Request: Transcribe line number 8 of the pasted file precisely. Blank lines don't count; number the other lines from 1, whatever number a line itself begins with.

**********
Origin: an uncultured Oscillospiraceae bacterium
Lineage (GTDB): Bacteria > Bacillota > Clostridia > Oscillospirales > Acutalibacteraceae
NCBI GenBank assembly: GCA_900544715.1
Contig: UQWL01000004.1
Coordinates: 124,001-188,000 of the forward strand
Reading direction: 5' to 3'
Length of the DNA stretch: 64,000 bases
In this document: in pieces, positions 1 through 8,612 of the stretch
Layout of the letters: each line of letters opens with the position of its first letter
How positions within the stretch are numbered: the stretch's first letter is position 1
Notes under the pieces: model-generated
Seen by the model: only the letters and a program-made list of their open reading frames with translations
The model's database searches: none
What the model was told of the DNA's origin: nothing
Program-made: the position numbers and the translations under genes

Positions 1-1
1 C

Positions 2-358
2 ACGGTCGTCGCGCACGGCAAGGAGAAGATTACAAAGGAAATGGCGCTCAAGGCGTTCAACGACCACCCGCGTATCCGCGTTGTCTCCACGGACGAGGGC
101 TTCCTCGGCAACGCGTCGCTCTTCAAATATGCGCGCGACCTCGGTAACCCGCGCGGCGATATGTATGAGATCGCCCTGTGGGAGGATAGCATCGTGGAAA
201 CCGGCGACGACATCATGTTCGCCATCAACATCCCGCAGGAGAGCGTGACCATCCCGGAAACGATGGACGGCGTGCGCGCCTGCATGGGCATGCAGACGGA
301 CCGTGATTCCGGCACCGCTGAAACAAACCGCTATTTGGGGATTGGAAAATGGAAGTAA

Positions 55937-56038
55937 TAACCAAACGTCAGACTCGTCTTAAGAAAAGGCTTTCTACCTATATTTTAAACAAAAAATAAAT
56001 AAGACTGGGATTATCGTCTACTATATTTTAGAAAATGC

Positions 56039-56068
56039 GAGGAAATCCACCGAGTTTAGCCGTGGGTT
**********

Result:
In this document: in pieces, positions 1 through 8,612 of the stretch